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Iranian hacktivist group known as Lord Nemesis and Nemesis Kitten targeted an academic sector software firm in Israel to gain access to its customers.

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Source: Alexandre Rotenberg via Alamy Stock Photo

Iranian hacktivists executed a supply chain attack on Israeli universities by initially breaching systems of a local technology provider to the academic sector.

The self-styled Lord Nemesis group boasted online that it used credentials snatched from Rashim Software to break into the systems of the vendor's clients, universities, and colleges in Israel. The hack-and-leak operation began on or around November 2023, according to Op Innovate, an incident response firm that assisted one of the victim universities. According to the firm, it is "highly likely" that student data of that institution was exposed as a result of the cyberattack.

Rashim — a provider of academic administration software, including a student-focused CRM package — did not respond to inquiries from Dark Reading on the alleged breach.

Hacking Weak Access Controls

In a detailed blog post, Israeli security consultancy Op Innovate said the hacking operation on Rashim relied on a combination of weak access controls and shaky authentication checks.

Rashim kept an admin user account on at least some of its clients' systems, Op Innovate found. "By hijacking this admin account, the attackers were able to access numerous organizations by using their VPN [virtual private network] that relied on the Michlol CRM [customer relationship management], potentially compromising the security of these institutions and putting their data at risk," the IR and consulting firm wrote in its report.

Stronger authentication controls would normally offer a barrier against this kind of attack, but Rashid relied on email-based authentication. So after the attackers compromised Rashim's Microsoft Office365 infrastructure as part of a wider attack targeting its databases and other systems, email authentication fell apart as a defense.

Nemesis Kitten

On March 4, four months after the initial breach, Lord Nemesis used its access to Rashim's internal Office365 infrastructure to send the software company's clients, colleagues, and partners a message from the company's email account announcing that it had "full access to Rashim's infrastructure."

The Iran-based hacktivists separately uploaded videos that purportedly document how they were able to delete branches from Rashim's databases. They also leaked personal videos and images of Rashim's CEO in an apparent attempt to harass and intimidate the company.

Lord Nemesis, also known as Nemesis Kitten, initially emerged in late 2023, and the Rashim breach represents the newly formed group's first significant cyberattack.

Roy Golombick, CMO at Op Innovate, told Dark Reading that exactly how the attackers first gained entry to Rashim Software's systems remains confidential due to an ongoing investigation into the incident.

Golombick shared some details of the hacktivists' tradecraft, however. "The group used a known malicious IP from a local proxy server to Israel, thus overriding geo-blocking. This IP provided our research team with a valuable IOC [indicator of compromise] to identify access attempts," Golombick explained.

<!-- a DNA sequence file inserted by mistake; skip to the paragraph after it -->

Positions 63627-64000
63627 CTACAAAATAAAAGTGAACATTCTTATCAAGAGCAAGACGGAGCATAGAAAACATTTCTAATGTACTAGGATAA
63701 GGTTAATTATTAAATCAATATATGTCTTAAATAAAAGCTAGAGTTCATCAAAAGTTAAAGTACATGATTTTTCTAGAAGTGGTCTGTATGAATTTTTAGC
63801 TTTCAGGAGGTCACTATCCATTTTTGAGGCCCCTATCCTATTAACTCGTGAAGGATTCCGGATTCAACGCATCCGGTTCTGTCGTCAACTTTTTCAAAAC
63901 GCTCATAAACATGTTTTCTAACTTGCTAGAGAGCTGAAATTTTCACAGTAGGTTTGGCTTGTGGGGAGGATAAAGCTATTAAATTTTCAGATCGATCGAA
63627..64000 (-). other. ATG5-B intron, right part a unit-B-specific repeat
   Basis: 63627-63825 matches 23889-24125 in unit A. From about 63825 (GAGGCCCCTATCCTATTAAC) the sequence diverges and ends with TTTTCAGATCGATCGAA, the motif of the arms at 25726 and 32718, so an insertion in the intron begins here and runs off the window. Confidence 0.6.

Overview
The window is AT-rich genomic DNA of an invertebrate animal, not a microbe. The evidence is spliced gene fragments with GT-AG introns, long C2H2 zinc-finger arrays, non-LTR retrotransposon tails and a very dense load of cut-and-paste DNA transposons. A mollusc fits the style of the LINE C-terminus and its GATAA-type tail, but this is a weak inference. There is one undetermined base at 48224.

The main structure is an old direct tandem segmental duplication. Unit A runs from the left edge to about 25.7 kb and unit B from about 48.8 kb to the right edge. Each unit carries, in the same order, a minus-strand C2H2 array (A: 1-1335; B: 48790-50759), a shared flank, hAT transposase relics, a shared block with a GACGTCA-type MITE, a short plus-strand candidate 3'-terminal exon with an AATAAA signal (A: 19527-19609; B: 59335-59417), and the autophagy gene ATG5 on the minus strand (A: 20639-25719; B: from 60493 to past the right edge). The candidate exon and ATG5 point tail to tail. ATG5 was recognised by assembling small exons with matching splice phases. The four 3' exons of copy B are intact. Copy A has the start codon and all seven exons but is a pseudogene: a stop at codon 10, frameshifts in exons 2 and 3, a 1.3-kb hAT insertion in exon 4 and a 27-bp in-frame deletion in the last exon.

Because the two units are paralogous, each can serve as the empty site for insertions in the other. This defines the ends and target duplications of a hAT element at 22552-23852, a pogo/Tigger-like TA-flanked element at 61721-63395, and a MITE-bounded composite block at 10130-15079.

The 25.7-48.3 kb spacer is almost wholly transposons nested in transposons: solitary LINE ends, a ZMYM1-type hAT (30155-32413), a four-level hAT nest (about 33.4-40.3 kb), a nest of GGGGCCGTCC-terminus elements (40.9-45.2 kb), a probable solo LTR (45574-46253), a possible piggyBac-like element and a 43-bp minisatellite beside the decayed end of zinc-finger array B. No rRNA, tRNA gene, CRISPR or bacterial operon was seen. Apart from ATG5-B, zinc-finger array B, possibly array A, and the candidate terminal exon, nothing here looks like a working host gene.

Op Innovate was able to confirm that Lord Nemesis operatives had successfully hijacked the admin account of Rashim Software, which held privileged access to the institute's student CRM system.

"Exploiting these elevated credentials, the attackers connected to the institute's VPN outside of regular business hours and initiated data exfiltration," according to Op Innovate's report.

Log analysis revealed that the attackers had targeted servers and databases, including a SQL server containing sensitive student data. However, Op Innovate was unable to find definitive proof that personal student data was stolen as a result of the attack, but nonetheless concluded that such sensitive information likely was exposed.

The cyberattack appears limited to entities in Israel. "To our knowledge, and based on the attacker group's Telegram channel, it appears that the attack specifically targets Israeli organizations," Golombick says.

Software Supply Chain Risk

The attack illustrates the risk to organizations stemming from their reliance on third-party vendors and partners. Rather than hitting a targeted organization directly, attackers are increasingly finding it easier to breach software or technology suppliers through supply chain attacks that provide them a steppingstone to multiple prospective victim networks.

Golombick compared the attack on Rashim and its customers to the earlier "Pay2Key" campaign launched against the Israeli shipping and logistics sector in December 2020. Both incidents illustrate the importance of taking proactive steps to minimize supply chain risk.

"This includes implementing MFA [multi-factor authentication] on all users, not least those used by third party vendors, and monitoring accounts for suspicious behavior such as out-of-hours activity" and other red flags, Golombick advises.

Not surprisingly, he also recommends having a reputable IR firm on retainer "to ensure swift response to make those early critical hours count," he says.

About the Author(s)

John Leyden, Contributing Writer

John Leyden is an experienced cybersecurity writer, having previously written for the Register and Daily Swig.

Image source: Dorota Szymczyk via Alamy Stock Photo

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